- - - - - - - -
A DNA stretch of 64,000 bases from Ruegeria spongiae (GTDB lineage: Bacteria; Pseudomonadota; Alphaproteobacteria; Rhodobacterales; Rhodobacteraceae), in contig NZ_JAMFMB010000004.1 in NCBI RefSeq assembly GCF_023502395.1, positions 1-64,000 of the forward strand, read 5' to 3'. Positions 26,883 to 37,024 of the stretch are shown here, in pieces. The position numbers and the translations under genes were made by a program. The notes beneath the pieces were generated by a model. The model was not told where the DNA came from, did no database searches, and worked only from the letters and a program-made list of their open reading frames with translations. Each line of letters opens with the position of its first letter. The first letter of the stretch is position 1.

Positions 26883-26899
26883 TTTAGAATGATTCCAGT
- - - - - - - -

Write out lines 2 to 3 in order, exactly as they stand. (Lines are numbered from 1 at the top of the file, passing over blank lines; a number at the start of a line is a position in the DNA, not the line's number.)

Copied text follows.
Positions 26883-26899
26883 TTTAGAATGATTCCAGT